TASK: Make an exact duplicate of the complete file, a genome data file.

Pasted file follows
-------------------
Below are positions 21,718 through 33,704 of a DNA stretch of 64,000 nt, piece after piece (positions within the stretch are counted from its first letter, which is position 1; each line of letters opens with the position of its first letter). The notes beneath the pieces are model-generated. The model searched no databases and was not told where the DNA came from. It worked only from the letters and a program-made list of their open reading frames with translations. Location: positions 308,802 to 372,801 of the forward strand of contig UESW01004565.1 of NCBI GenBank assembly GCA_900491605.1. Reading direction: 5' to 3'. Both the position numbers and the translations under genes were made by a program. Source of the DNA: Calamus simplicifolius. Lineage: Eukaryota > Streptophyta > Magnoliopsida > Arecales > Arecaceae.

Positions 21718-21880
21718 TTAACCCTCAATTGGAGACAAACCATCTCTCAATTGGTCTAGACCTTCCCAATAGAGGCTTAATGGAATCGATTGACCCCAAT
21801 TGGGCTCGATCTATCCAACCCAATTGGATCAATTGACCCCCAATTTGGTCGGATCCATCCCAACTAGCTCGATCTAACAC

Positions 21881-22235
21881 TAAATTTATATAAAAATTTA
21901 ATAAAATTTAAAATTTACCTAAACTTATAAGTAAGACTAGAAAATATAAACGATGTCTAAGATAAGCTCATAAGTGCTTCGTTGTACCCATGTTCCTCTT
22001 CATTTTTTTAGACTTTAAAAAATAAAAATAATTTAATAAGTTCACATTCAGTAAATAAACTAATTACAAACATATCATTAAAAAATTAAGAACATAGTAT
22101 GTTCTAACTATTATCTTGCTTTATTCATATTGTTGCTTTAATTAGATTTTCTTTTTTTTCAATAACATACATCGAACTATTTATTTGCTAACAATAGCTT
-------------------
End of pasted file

Below are positions 21,718 through 33,704 of a DNA stretch of 64,000 nt, piece after piece (positions within the stretch are counted from its first letter, which is position 1; each line of letters opens with the position of its first letter). The notes beneath the pieces are model-generated. The model searched no databases and was not told where the DNA came from. It worked only from the letters and a program-made list of their open reading frames with translations. Location: positions 308,802 to 372,801 of the forward strand of contig UESW01004565.1 of NCBI GenBank assembly GCA_900491605.1. Reading direction: 5' to 3'. Both the position numbers and the translations under genes were made by a program. Source of the DNA: Calamus simplicifolius. Lineage: Eukaryota > Streptophyta > Magnoliopsida > Arecales > Arecaceae.

Positions 21718-21880
21718 TTAACCCTCAATTGGAGACAAACCATCTCTCAATTGGTCTAGACCTTCCCAATAGAGGCTTAATGGAATCGATTGACCCCAAT
21801 TGGGCTCGATCTATCCAACCCAATTGGATCAATTGACCCCCAATTTGGTCGGATCCATCCCAACTAGCTCGATCTAACAC

Positions 21881-22235
21881 TAAATTTATATAAAAATTTA
21901 ATAAAATTTAAAATTTACCTAAACTTATAAGTAAGACTAGAAAATATAAACGATGTCTAAGATAAGCTCATAAGTGCTTCGTTGTACCCATGTTCCTCTT
22001 CATTTTTTTAGACTTTAAAAAATAAAAATAATTTAATAAGTTCACATTCAGTAAATAAACTAATTACAAACATATCATTAAAAAATTAAGAACATAGTAT
22101 GTTCTAACTATTATCTTGCTTTATTCATATTGTTGCTTTAATTAGATTTTCTTTTTTTTCAATAACATACATCGAACTATTTATTTGCTAACAATAGCTT